• 1, 2 Based on the record before us, plaintiff has not alleged sufficient facts which indicated Cohen conspired to intentionally and maliciously induce M & R to breach their contract (Ramsey v. Greenwald (1980), 91 Ill. App.3d 855, 414 N.E.2d 1266; Mitchell v. Weiger (1980), 87 Ill. App.3d 302, 409 N.E.2d 38), or tortiously interfered with plaintiff's relationship with M & R. (Candalaus Chicago, Inc. v. Evans Mill Supply Co. (1977), 51 Ill. App.3d 38, 366 N.E.2d 319.) Further, no allegations establish that Cohen may be liable for M & R's breach of its sublease. "The fact that a landlord has consented that his tenant may sublet the premises does not render him liable for a breach by the tenant of his contract, where the tenant has no authority to act as his agent." Arendt v. Lake View Courts> Associates (1977), 51 Ill. App.3d 564, 566, 366 N.E.2d 1096, citing 51C C.J.S. Landlord & Tenant § 48(1)(a), at 143 (1968); Ford v. Jennings (1979), 70 Ill. App.3d 219, 387 N.E.2d 1125.

The "economic benefit" plaintiff argues Cohen received from the sublease was only additional rent charged M & R for the additional use of the premises not contemplated in the original lease.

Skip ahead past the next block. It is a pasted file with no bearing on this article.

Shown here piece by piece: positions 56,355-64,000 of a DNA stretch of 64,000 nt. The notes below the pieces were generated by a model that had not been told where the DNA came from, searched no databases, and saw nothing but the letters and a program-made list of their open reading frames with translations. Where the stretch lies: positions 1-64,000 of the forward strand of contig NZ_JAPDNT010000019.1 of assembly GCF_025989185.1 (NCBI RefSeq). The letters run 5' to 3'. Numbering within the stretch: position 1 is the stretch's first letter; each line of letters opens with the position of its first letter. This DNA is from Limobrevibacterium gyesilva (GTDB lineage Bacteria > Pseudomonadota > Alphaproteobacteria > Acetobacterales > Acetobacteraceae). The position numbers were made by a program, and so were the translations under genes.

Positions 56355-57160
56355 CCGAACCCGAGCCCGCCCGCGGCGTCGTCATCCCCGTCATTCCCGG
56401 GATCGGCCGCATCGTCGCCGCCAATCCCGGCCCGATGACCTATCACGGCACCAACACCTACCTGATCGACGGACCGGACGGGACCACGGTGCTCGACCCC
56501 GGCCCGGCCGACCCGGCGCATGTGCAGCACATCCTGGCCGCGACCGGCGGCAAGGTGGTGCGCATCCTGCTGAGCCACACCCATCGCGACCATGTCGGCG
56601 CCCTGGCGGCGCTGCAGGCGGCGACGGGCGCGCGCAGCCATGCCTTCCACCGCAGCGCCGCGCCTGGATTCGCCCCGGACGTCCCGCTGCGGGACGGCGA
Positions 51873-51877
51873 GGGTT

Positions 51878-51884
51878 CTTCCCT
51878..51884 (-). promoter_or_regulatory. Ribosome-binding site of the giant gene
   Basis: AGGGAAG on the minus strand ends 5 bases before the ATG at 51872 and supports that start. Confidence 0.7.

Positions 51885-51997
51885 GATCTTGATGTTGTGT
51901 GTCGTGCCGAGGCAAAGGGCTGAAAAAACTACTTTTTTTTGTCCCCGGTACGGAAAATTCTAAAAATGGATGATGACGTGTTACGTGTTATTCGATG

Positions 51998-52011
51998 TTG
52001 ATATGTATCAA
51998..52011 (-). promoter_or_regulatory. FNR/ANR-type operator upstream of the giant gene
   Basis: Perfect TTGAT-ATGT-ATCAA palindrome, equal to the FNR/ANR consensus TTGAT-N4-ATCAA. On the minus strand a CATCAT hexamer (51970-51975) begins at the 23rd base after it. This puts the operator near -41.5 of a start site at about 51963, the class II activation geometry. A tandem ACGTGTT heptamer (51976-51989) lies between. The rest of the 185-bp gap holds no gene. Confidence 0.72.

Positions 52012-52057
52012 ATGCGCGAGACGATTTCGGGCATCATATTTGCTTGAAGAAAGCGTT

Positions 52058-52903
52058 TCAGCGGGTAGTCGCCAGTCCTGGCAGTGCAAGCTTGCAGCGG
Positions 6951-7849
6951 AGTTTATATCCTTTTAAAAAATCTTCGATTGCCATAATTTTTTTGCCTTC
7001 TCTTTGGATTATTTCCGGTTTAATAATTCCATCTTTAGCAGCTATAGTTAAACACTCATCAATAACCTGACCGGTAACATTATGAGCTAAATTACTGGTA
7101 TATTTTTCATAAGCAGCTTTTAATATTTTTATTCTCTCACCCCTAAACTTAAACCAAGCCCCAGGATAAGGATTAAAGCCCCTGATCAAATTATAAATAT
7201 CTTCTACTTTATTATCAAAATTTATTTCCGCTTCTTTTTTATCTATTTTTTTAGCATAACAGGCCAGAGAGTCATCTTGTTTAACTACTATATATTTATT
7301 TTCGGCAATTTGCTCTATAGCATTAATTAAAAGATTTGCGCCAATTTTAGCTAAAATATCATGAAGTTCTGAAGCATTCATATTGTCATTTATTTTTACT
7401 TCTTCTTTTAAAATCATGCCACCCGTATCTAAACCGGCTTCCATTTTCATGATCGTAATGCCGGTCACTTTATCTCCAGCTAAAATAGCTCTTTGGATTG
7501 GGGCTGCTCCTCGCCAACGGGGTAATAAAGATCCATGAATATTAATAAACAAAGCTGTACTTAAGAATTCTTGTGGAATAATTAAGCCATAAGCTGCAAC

• 3 Similarly, the record is devoid of facts which suggest that a joint venture existed. A joint venture is an association of two or more persons to carry out a single enterprise for profit. (Prassas v. Nicholas W. Prassas & Co. (1981), 94 Ill. App.3d 311, 418 N.E.2d 904.) There must be a community of interest in the performance of the common purpose, a proprietary interest in the subject matter, a right to direct and govern the policy, and a right to joint control. (Petry v. Chicago Title & Trust Co. (1977), 51 Ill. App.3d 1053, 367 N.E.2d 385.) A fiduciary relationship exists between members of a joint venture. (Burtell v. First Charter Service Corp. (1979), 76 Ill.2d 427, 394 N.E.2d 380.) The record is deplete of facts indicating Cohen directed and governed the policy or operation of the flea market or intended such or that any fiduciary relationship existed between Cohen and plaintiff.